Tracking Global India’s growing influence

In his compelling new book, Why Bharat Matters, India’s External Affairs Minister S. Jaishankar uses the Sanskrit term vishwa mitra—translated loosely as a “universal friend” or “a friend of everybody”—to describe what I’ve been calling “Global India.”

The emergence of India as a rising, global power is one of the most significant events of our times, one too easily overlooked with all the attention on China’s expanded influence, the United States’ struggle to sustain its world role, and wars in Europe and the Middle East that have kept attention elsewhere. 

Yet as Indians continue to go to the polls this month in the largest democratic election ever (some 970 million registered voters in a country of 1.4 billion), it’s worth reflecting not only on who will win. It seems a foregone conclusion that Prime Minister Narendra Modi will gain a third five-year term. More important is understanding what difference Modi’s India will make on the global stage as its economy and ambitions grow.

Will it be the India that has expanded its economic relationship, and particularly its oil purchases, with autocratic Russia, having significantly increased its trade with the country since the Kremlin launched a full-scale invasion of Ukraine in 2022? Or will it be the India that is deepening relations and security links with the United States through the Quadrilateral Security Dialogue (known as the Quad) and myriad other agreements?

The answer is that it intends to be both, or vishwa mitra.  

A senior Gulf official tells me that India already punches above its weight on the world stage, where it is increasingly present in almost all corners. This is in part because India doesn’t stir up the antibodies that both Chinese and US presence can (except, of course, with Pakistan and China). The strength of the US-India relationship depends in no small part on how Washington will balance its strategic ambitions with India’s determination to remain an independent actor.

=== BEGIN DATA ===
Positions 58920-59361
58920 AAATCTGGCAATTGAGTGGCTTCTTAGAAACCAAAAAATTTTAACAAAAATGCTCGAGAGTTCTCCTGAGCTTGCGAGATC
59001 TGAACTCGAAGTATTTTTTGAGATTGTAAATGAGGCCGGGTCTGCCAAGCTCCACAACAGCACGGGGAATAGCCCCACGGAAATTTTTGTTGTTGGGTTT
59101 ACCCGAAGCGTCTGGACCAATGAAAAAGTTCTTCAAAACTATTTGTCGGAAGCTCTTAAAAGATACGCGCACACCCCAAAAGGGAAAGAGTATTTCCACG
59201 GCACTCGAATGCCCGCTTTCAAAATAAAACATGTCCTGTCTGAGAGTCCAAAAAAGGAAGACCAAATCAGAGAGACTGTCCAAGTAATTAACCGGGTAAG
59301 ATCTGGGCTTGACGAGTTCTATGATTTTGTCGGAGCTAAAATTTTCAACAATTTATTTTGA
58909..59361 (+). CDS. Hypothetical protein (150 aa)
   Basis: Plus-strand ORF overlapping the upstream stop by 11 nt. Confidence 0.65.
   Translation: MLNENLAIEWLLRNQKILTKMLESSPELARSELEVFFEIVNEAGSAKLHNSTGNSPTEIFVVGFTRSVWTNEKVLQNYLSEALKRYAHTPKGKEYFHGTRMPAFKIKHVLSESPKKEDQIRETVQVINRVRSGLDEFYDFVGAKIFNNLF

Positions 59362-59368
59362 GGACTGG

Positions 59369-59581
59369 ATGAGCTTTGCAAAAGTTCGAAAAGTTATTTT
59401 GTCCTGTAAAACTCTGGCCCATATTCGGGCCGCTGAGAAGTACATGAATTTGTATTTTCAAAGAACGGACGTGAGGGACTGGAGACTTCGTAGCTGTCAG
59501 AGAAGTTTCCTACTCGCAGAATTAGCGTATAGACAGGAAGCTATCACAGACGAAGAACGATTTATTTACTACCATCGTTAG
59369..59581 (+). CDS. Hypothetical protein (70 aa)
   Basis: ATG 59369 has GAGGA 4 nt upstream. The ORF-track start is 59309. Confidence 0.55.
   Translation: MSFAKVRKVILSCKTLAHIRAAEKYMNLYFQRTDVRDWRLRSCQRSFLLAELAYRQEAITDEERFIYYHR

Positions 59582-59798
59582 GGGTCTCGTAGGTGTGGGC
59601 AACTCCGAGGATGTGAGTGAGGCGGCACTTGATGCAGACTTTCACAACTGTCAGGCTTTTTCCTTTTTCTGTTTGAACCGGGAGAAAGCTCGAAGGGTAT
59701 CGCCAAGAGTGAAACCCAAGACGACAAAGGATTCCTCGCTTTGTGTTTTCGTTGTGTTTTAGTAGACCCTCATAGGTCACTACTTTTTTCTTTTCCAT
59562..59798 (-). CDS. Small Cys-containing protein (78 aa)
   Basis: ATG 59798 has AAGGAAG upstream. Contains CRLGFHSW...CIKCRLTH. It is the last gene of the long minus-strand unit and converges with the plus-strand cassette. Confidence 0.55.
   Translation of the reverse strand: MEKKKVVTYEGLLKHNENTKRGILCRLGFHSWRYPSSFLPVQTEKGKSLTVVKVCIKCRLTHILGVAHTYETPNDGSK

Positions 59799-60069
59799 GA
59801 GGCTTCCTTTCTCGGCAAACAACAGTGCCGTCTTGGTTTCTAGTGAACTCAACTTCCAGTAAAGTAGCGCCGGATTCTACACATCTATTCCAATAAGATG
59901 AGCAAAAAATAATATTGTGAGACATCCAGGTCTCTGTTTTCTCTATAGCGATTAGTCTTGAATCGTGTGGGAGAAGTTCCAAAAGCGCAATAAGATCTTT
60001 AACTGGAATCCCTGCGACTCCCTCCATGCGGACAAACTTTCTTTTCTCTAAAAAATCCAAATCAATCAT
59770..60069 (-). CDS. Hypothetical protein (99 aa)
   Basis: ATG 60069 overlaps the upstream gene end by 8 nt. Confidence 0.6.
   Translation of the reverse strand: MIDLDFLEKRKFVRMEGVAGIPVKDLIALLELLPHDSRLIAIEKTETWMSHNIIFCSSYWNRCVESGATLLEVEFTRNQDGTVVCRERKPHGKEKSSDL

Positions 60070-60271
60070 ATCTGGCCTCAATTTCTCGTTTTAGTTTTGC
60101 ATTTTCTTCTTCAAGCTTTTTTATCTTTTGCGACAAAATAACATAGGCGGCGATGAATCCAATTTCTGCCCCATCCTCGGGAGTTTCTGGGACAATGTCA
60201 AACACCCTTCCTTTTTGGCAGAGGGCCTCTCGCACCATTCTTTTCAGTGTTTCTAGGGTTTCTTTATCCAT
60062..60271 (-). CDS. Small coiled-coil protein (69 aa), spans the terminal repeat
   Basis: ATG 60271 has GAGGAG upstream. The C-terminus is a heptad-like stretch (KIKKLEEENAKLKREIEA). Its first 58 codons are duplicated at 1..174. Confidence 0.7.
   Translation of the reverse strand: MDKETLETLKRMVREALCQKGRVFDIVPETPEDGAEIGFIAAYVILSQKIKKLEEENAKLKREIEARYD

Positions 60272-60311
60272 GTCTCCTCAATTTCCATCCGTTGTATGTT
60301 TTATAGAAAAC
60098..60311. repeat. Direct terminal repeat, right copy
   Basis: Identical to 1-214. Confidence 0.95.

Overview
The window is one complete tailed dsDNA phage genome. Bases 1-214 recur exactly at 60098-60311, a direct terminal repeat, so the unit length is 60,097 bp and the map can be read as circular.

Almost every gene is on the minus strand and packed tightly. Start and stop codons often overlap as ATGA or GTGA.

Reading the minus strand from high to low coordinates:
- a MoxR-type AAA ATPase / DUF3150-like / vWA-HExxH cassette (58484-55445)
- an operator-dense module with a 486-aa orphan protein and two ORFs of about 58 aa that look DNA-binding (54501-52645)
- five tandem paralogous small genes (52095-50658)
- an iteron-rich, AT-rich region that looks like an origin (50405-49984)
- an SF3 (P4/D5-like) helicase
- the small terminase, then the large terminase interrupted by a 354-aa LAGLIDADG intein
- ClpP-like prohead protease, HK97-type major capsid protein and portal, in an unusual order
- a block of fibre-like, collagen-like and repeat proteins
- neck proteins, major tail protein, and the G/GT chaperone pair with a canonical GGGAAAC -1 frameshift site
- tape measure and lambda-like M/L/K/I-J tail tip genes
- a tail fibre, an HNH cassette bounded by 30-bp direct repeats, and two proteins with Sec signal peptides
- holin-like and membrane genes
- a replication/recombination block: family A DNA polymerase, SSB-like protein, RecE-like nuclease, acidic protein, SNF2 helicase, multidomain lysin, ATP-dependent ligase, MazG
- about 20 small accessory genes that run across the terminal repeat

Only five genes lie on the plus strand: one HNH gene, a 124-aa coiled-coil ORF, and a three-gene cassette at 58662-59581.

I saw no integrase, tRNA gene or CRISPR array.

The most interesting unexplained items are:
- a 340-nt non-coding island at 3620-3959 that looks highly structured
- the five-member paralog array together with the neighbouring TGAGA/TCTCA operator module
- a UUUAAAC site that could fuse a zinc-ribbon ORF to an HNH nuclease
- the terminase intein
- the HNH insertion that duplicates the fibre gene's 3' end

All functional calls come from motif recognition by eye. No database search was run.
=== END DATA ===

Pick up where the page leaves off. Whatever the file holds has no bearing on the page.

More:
With that as context, read the Economist’s cover story this week, kicking off a special report on the country by asking, “How strong is India’s economy?” The more compelling question is: What specific goals and ambitions will India bring with its de facto leadership of the Global South and its role as the world’s most populous democracy?

What we know is that India is the world’s fifth-largest economy and is on track to be number three by 2027. Its growth rate of around 7 percent per year remains the fastest among large countries. India’s stock market is already the fourth largest in the world, and its business confidence is higher than at any time since 2010.

“Rising wealth means more geopolitical heft,” writes the Economist, mentioning that India deployed ten warships to the Middle East after Houthi attacks disrupted traffic through the Suez Canal. Being the friend of everyone, sustaining vishwa mitra, is going to be more difficult as India’s global influence grows.

Frederick Kempe is president and chief executive officer of the Atlantic Council. You can follow him on Twitter: @FredKempe.

This edition is part of Frederick Kempe’s Inflection Points Today newsletter, a column of quick-hit insights on a world in transition. To receive this newsletter throughout the week, sign up here.

Further reading

Image: MUMBAI, INDIA AUGUST 15: BJP leader Ashish Shelar hoists the 100-feet tall Indian national flag at Bandra Reclamation on the occasion of the 75th Independence Day celebrations, on August 15, 2022 in Mumbai, India. (Photo by Satish Bate/Hindustan Times/Sipa USA )